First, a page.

1. The conceptuliastion of some words, such as 'mental health', 'wellbeing', and 'symptoms' seems to be blurred throughout the manuscript. For example, it is debatable whether loneliness is considered a symptom (see Abstract) just like anxiety and depression. While anxiety and depression have established cutoffs and are typically considered as sympotms within numerous clearly defined psychiatric disorders, the construct of loneliness may or may not be clinical/ symptomatic. In this paper, loneliness has been phrased as 'symptom' in Abstract, but 'problem' on p. 3, and 'feelings' on p. 4. Another example is p. 4 (last paragraph): 'four studies have investigated paranoia and schizotypal personality traits in relation to mental health during the pandemic' - it is not clear what 'mental health' is referred to here. From the abstract, my guess is that 'mental health' means anxiety, depression, and loneliness, but it wasn't made clear. Moreover, it wasn't clear why then paranoia wouldn't also be part of mental health?

      2. On a related note, while the authors set out to consider 'psychotic-like experiences' as indexed by schizotypal personal disorder and paranoia (see p. 3), the studies cited focused on mistrust and suspicion only, i.e. concepts of paranoia rather the PLE (which is broader). Freeman et al (2020) was cited (p. 4, paragraph 2) as follows: 'Psychotic-like experiences as highlighted in a large representative sample of UK adults in April 2020...'. However, while Freeman et al (2020) used a paranoia measure (R-GPTS) and a trust barometer, they did not include a PLE measure. It would be easier for readers to follow if the constructs of concern are discussed with more clarity.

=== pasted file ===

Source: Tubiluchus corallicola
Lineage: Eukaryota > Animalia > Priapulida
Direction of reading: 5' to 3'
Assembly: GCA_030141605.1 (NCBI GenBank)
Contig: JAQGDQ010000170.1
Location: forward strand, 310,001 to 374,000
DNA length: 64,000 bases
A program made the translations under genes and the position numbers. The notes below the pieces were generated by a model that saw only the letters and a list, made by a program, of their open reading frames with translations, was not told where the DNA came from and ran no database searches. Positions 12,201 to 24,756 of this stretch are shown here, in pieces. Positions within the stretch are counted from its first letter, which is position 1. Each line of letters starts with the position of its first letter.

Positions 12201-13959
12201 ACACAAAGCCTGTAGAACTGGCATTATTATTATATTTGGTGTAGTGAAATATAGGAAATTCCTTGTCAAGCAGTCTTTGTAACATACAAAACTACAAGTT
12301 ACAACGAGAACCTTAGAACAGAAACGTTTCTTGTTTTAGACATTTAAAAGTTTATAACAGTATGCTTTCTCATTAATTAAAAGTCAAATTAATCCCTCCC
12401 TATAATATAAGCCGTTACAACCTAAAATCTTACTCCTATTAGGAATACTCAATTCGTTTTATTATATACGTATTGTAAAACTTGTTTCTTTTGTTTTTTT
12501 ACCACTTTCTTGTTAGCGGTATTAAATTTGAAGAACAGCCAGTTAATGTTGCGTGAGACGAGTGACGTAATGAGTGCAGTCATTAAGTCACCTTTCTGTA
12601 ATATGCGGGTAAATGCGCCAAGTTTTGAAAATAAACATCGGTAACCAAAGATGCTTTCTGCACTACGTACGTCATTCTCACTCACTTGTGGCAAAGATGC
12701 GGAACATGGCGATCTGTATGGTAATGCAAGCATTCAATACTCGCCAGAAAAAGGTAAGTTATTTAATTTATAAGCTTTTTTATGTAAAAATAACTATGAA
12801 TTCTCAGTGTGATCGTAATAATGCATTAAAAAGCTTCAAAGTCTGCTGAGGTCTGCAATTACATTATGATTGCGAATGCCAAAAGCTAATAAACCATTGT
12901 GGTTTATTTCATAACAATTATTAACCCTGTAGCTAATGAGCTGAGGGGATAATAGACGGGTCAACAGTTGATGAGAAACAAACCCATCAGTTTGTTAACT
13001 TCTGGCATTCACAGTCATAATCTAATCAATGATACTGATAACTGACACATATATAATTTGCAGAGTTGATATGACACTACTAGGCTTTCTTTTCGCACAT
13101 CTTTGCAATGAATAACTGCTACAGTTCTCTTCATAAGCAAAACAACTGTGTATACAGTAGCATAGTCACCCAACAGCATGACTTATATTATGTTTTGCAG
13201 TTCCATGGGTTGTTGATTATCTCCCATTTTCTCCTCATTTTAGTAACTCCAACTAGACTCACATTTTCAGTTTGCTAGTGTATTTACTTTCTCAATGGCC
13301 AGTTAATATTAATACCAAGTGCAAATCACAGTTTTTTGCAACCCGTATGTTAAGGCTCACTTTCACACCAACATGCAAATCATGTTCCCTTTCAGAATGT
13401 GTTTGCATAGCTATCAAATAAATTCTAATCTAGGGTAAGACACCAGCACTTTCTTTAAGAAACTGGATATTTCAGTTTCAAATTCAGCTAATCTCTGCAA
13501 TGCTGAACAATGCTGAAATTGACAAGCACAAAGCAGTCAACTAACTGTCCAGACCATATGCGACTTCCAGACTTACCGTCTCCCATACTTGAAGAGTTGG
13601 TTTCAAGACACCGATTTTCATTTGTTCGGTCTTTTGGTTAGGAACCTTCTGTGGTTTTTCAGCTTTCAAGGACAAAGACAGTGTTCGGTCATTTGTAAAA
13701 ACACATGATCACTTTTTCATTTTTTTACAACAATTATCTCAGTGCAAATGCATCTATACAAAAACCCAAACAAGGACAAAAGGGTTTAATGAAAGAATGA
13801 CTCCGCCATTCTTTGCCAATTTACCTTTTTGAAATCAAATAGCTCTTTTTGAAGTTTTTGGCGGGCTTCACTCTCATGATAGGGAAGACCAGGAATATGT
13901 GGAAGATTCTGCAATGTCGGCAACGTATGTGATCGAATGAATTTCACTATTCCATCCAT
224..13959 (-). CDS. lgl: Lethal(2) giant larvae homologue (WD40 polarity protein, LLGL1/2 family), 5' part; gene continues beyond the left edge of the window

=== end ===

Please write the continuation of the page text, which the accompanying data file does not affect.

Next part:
3. On p. 4 (paragraph 2), a range of variables have been suggested to be consequences of lockdown restrictions (e.g. loneliness, anxiety and PLE), but it wasn't clear how the authors think that these variables may contribute to each other. Even though network analysis is a data-driven approach, a bit more theoretical discussion of the expected directions of associations would still be helpful for interpretation of results.

      4. On p. 6 (paragraph 1), the authors specified the lockdown periods in the UK. However, this was a multi-site sample and it wasn't clear whether the same periods would be relevant to lockdown measures in other sites. If not, then it needs to be specified in the Introduction and Discussion sections so as to facilitate interpretation of results.

      5. Hypothese: what are 'social networks' in the context of hypothesis 2? [check also the expression of 'psychological networks' on p. 9 last paragraph]. Hypotheses are supposed to be tested for or against, but the way hypothesis 2 is phrased isn't testifiable. In addition, why is the 3-wave design not mentioned in the hypotheses?

      6. Since the 3-wave design is a major design element, which certainly reflects the amount of work involved in this study, it would seem fitting for more discussion on the 3-wave design and use of network analysis to be included in the Introduction section. In particular, as network analyses can be done in multiple ways, it would be helpful if the authors link the specific type of network analysis with the research question in the Introduction section. e.g. Why were the 3 time points needed? Should readers expect to see 3 separate networks? Were the strengths of edges (within each network) of interest, or the changes in edges across networks?

      7. This manuscript will benefit from thorough proof-reading and grammar check.



      2021-10-04 08:05 UTC